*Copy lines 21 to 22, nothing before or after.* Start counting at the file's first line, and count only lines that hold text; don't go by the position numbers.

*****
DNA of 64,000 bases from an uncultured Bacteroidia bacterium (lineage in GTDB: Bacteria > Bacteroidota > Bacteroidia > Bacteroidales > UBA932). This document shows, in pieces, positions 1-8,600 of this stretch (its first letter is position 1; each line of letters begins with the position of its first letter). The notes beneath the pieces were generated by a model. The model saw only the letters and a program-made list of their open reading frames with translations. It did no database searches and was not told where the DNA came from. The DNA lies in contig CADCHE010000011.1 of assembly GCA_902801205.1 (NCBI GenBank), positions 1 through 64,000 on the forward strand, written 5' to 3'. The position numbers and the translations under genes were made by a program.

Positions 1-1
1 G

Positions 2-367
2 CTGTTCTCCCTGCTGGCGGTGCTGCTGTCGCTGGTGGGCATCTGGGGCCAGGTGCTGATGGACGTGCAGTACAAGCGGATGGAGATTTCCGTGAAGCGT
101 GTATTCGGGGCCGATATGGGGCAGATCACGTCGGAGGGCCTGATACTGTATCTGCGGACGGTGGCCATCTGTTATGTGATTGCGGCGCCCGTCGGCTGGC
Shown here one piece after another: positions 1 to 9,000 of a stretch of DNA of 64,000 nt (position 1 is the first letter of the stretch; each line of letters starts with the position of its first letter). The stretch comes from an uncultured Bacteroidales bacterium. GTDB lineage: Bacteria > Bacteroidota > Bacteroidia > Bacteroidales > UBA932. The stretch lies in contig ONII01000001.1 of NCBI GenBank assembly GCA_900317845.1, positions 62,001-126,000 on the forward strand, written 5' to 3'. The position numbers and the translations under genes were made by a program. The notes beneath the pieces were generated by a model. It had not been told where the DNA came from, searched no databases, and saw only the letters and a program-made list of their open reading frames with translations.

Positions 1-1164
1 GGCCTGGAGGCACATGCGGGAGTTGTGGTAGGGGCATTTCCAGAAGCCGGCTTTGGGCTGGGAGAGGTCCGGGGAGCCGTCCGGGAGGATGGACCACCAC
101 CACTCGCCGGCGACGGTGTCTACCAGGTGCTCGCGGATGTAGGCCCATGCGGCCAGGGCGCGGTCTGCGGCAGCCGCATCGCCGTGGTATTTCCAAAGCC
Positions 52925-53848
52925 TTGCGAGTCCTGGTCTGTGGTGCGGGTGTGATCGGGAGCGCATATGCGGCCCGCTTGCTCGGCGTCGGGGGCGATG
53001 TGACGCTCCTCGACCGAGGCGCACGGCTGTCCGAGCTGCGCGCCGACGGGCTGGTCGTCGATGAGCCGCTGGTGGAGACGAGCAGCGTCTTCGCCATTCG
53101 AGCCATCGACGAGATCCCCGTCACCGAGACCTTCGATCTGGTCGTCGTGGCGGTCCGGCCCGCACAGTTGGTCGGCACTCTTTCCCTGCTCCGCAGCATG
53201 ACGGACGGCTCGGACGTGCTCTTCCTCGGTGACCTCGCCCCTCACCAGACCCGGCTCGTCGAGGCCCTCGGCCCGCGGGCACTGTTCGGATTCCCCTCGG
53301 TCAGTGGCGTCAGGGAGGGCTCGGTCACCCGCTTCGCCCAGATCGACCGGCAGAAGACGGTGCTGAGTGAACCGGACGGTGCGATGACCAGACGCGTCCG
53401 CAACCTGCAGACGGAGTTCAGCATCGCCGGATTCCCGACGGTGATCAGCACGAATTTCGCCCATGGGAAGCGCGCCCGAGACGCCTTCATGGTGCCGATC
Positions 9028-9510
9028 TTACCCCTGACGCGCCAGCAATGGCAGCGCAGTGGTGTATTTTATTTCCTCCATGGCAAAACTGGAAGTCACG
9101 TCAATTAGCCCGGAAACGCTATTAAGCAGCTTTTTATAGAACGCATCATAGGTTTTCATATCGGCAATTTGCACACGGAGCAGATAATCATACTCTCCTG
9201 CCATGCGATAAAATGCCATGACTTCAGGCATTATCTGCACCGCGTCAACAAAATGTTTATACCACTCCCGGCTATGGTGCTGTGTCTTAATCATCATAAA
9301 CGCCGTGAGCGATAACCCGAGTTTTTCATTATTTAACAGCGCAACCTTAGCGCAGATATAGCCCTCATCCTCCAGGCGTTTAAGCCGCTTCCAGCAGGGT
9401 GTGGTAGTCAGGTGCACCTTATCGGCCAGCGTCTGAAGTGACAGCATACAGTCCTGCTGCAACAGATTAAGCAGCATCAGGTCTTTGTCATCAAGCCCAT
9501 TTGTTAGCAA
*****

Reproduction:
9201 CCATGCGATAAAATGCCATGACTTCAGGCATTATCTGCACCGCGTCAACAAAATGTTTATACCACTCCCGGCTATGGTGCTGTGTCTTAATCATCATAAA
9301 CGCCGTGAGCGATAACCCGAGTTTTTCATTATTTAACAGCGCAACCTTAGCGCAGATATAGCCCTCATCCTCCAGGCGTTTAAGCCGCTTCCAGCAGGGT